Update: "The Maryland Department of the Environment has assessed the results of sampling of Tuscarora Creek, creek sediments and source water that was discharged from the site to the creek and has found no adverse impacts to public health and the environment," the department said. "At this time warning signs from the creek can be removed."

Original story:

Quantum Loophole has paused construction work on its massive data center campus in Maryland.

The Frederick News-Post reports that the developer has agreed with state officials to pause construction of a sewer line and pumping station on its Adamstown campus in Frederick County.

Quantum Loophole Nov 2022.jpg
– Vlad-Gabriel Anghel

Quantum has reportedly racked up “numerous environmental violations” over the past five months.

Violations include lapses in the company's permits to the unauthorized discharge of hundreds of thousands of gallons of groundwater into Tuscarora Creek as part of the dewatering process to remove groundwater from a site.

Maryland Department of the Environment (MDE) estimates that Quantum Loophole discharged 72,000 gallons of water per day into Tuscarora Creek over the course of around 30 days between April and May.

An MDE spokesperson told the News-Post that the department now has sampling data from Tuscarora Creek and the pumping station excavation site that show fluoride was present, but within drinking water standards at both sites.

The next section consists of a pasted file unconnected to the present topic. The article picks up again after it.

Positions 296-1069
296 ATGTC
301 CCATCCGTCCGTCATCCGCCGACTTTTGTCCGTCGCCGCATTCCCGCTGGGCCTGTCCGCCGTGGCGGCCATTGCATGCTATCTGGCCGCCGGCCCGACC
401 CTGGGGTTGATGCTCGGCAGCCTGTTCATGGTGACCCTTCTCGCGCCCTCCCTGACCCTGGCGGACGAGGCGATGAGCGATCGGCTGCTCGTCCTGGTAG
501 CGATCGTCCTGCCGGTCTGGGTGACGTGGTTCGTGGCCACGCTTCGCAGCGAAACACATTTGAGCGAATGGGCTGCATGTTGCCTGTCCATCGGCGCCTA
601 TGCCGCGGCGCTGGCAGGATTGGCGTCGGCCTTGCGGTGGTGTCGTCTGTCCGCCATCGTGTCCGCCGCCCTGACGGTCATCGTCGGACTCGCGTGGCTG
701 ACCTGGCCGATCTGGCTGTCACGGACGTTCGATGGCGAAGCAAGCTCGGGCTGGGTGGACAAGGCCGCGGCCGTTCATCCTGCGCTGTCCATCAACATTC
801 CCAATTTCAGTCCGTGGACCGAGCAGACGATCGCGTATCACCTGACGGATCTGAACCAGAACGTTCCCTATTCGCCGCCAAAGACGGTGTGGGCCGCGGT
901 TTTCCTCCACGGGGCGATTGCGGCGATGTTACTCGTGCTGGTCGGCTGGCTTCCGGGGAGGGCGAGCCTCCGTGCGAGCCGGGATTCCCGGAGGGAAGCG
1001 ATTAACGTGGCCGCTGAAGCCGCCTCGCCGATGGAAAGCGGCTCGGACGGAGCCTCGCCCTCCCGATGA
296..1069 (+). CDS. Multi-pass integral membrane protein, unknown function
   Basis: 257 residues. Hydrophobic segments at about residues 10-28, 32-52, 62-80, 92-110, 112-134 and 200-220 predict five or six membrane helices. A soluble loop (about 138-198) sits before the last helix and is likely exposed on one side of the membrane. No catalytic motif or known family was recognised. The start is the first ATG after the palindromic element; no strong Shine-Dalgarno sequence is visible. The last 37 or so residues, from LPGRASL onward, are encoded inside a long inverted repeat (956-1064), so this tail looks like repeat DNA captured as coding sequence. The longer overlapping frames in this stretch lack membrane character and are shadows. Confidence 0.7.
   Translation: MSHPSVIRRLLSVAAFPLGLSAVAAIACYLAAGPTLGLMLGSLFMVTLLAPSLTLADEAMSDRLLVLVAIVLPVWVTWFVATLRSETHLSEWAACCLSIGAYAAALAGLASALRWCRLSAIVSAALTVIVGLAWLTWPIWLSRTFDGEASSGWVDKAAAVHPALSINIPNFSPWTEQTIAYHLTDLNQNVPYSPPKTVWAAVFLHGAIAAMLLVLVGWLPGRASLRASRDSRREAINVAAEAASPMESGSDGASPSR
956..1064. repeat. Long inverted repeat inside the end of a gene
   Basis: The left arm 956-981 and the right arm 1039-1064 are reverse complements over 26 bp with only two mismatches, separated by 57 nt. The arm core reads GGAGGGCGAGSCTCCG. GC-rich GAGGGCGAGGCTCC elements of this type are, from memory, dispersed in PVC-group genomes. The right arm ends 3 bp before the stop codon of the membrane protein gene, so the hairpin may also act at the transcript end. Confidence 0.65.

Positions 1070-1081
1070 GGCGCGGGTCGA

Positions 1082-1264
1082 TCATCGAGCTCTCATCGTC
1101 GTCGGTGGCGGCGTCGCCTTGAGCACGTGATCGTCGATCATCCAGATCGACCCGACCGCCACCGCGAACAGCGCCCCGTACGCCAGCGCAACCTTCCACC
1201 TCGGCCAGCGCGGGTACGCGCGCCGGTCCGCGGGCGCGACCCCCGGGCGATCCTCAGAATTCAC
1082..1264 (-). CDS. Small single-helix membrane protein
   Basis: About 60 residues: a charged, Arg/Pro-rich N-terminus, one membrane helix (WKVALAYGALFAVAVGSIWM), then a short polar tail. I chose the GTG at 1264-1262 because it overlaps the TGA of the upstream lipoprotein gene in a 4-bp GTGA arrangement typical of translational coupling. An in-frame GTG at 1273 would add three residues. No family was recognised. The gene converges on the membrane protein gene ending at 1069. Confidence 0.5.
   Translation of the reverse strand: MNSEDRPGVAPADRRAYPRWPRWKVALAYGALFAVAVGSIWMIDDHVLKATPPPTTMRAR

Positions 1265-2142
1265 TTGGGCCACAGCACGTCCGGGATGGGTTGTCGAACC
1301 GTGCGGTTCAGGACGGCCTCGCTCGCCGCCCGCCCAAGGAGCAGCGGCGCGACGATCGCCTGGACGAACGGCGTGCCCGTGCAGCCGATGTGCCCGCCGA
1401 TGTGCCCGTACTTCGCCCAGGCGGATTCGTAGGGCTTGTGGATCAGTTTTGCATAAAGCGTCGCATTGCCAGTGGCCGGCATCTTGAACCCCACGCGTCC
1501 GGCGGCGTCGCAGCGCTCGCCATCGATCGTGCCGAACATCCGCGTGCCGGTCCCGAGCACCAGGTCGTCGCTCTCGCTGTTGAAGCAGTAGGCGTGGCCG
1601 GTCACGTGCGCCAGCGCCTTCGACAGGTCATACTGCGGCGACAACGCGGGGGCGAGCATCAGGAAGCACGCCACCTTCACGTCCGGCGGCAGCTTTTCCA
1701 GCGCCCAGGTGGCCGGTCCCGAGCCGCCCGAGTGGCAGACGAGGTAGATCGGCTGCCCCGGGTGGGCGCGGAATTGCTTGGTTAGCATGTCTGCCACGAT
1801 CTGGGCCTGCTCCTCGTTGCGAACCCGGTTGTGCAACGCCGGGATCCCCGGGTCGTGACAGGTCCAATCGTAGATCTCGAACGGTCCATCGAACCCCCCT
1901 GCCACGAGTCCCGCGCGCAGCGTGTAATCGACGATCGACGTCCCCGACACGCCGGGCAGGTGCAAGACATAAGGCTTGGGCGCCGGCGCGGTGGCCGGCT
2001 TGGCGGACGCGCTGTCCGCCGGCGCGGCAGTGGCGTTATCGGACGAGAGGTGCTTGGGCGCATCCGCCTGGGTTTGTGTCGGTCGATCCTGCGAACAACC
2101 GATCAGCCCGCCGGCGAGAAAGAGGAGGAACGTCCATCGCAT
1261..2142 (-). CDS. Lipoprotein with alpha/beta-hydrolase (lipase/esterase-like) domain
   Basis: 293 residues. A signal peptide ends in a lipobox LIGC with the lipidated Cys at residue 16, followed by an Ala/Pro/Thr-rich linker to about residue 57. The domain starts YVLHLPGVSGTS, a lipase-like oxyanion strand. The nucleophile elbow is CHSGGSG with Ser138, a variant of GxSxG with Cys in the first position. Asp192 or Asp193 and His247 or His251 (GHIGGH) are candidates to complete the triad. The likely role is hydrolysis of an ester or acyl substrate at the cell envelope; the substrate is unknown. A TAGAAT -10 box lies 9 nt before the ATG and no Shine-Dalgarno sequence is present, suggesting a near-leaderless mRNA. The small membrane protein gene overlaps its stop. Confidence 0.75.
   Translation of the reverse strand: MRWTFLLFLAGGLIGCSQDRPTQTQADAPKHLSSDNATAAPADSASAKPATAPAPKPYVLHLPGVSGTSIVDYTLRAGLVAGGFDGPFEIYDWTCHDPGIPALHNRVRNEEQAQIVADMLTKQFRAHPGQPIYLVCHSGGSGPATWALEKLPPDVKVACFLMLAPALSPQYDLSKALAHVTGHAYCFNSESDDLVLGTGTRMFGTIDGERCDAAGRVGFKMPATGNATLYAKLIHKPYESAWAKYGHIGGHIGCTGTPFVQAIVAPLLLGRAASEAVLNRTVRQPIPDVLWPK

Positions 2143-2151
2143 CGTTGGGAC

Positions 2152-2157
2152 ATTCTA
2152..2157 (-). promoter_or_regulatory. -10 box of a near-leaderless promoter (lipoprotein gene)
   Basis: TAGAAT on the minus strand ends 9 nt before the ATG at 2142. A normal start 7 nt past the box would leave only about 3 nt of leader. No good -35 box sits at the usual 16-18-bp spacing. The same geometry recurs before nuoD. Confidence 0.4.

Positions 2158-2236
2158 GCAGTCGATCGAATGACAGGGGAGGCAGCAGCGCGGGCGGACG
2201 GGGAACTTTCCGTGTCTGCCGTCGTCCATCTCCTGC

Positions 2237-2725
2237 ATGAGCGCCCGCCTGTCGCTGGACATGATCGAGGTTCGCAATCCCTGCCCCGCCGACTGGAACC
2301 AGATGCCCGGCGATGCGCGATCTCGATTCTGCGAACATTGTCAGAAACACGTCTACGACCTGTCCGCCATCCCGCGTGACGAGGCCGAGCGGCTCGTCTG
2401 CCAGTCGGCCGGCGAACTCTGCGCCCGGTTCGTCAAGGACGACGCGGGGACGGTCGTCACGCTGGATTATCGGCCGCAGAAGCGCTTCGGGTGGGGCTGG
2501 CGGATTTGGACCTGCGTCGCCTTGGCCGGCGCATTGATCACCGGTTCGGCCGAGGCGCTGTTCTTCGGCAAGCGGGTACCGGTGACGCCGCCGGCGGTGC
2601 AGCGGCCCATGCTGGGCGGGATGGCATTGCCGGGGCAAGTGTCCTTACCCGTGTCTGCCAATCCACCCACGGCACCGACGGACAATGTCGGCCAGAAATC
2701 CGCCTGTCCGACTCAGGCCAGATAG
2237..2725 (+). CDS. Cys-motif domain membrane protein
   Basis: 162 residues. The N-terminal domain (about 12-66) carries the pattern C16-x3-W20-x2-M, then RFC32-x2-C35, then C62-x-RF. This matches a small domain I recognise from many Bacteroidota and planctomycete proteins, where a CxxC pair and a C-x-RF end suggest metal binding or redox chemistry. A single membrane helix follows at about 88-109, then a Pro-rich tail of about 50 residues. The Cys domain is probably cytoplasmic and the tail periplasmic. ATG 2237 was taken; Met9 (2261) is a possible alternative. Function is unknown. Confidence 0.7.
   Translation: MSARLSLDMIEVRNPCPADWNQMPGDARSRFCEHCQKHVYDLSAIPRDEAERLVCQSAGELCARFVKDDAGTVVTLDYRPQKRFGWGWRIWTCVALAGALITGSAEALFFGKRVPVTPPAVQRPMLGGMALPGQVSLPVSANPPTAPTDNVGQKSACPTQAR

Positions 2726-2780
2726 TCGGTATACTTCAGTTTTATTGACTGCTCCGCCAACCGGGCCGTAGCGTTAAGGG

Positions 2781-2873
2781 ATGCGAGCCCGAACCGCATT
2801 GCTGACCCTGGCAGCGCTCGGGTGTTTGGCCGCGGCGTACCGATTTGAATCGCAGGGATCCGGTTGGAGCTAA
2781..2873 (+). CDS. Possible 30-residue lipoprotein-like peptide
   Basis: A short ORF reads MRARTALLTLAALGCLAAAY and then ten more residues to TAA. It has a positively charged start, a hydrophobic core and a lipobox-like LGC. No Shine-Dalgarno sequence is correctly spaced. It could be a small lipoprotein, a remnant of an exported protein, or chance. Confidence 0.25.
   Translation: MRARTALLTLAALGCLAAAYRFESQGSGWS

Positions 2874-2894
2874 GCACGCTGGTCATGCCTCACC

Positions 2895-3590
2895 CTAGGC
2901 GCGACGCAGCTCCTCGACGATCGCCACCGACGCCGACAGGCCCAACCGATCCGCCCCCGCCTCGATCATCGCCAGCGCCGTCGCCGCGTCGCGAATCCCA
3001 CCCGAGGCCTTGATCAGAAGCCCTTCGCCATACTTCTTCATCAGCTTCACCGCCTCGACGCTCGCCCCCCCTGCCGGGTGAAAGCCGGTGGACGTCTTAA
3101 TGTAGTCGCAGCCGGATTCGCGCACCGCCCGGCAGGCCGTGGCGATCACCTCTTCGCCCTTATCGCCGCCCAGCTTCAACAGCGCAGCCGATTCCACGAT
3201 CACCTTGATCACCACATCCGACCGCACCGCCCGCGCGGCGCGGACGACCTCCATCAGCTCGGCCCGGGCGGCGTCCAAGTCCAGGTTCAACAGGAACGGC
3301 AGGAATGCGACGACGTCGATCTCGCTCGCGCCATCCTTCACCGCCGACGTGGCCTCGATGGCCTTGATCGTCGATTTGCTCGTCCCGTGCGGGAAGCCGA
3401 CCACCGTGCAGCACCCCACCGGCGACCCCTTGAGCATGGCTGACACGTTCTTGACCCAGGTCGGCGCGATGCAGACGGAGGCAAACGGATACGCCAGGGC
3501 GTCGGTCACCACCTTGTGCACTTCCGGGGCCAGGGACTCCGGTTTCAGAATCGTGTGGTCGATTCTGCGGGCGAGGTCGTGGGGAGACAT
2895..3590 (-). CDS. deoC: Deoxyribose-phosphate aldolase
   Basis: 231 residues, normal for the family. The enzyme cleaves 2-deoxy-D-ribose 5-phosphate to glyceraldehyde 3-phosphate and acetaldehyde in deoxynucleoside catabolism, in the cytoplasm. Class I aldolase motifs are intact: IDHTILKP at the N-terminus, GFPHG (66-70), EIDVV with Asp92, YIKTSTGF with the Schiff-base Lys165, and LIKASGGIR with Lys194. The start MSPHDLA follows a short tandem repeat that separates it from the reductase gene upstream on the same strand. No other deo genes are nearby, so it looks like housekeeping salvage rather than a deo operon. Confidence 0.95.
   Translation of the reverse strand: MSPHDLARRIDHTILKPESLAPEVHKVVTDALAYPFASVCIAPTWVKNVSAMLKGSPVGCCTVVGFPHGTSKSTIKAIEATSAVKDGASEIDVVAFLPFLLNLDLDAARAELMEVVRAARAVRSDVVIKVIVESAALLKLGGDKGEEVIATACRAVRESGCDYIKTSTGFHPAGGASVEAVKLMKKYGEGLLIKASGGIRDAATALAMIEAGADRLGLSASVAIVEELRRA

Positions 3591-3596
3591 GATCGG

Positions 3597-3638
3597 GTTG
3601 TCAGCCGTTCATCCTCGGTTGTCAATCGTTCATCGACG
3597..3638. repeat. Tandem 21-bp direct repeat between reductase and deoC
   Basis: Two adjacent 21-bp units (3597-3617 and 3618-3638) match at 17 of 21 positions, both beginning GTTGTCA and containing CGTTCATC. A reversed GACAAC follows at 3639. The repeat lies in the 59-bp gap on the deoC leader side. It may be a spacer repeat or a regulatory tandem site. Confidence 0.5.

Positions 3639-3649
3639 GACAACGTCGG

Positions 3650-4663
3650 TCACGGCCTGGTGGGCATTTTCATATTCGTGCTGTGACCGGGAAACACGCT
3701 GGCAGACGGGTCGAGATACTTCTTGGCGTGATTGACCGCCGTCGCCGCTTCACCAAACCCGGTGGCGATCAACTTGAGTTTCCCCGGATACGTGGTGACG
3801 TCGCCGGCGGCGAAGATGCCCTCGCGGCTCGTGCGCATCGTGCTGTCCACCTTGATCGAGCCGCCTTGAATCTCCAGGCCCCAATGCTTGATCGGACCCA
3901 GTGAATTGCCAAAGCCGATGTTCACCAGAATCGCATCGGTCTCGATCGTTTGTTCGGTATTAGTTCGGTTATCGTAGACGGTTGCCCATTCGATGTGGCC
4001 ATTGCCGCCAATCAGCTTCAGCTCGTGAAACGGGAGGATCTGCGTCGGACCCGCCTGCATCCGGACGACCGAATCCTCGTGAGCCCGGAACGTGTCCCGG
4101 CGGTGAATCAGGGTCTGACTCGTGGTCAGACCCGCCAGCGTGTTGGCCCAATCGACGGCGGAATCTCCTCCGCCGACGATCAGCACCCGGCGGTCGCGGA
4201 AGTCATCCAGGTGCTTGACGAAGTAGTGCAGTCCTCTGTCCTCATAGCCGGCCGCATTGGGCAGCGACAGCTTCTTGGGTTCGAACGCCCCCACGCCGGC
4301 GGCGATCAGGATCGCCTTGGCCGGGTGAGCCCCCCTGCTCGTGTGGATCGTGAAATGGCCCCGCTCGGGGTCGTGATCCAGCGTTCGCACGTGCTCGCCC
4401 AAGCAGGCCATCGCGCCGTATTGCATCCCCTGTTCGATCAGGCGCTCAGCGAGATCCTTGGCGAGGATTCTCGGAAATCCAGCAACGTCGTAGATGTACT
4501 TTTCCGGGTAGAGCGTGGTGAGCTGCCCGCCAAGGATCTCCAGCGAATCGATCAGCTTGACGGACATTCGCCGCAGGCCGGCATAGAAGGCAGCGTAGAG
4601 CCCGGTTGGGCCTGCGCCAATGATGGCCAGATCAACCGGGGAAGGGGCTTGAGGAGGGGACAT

The News-Posts added that new signs have been posted in the area by the company warning of ‘possible contamination’ and to avoid contact with the water.

The site was previously an aluminum smelting works. Fluoride, cyanide, and perchloroethylene have all previously been found in the groundwater while the works were in operation.

The News-Post also adds that construction work on a new sewer line and pumping station began in January without notification to the MDE as required, and were missing some required permits. The works also disturbed ground outside the authorized construction site and had deficiencies in its silt-prevention efforts.

The MDE received multiple complaints from nearby residents of murky discharge in the Tuscarora Creek downstream of the Quantum Loophole site.

"I was disappointed that construction at Quantum Loophole had not been going on that long and here we are, 30 or 45 days into it and the creek is discolored," local resident John Gregory said.

Asked if MDE would issue any fines or penalties to Quantum Loophole, and when such enforcement measures would be applicable, the MDE's said it was “working through the enforcement process."

Local Representative David Trone and Frederick County Council President Brad Young met with Quantum Loophole officials on Monday. Trone described the violations as "bumps in the road."

Quantum Loophole told DCD the company is committed to developing a data center campus "in accordance with the highest safety, environmental, and community standards."

It added: "Unfortunately, Quantum Loophole failed to use the proper channels of communication to keep the Maryland Department of the Environment advised of activity on site. Upon learning of MDE’s concerns, Quantum Loophole immediately and voluntarily stopped work, and has since implemented additional layers of diligence, review, and oversight of our activities."

"All parties are working together in full cooperation to review the situation and to ensure that all measures are taken before work begins again at the site. We are confident that testing at the site will come back at safe levels and Quantum Loophole does not expect any delays to delivery on the campus for clients," the company concluded.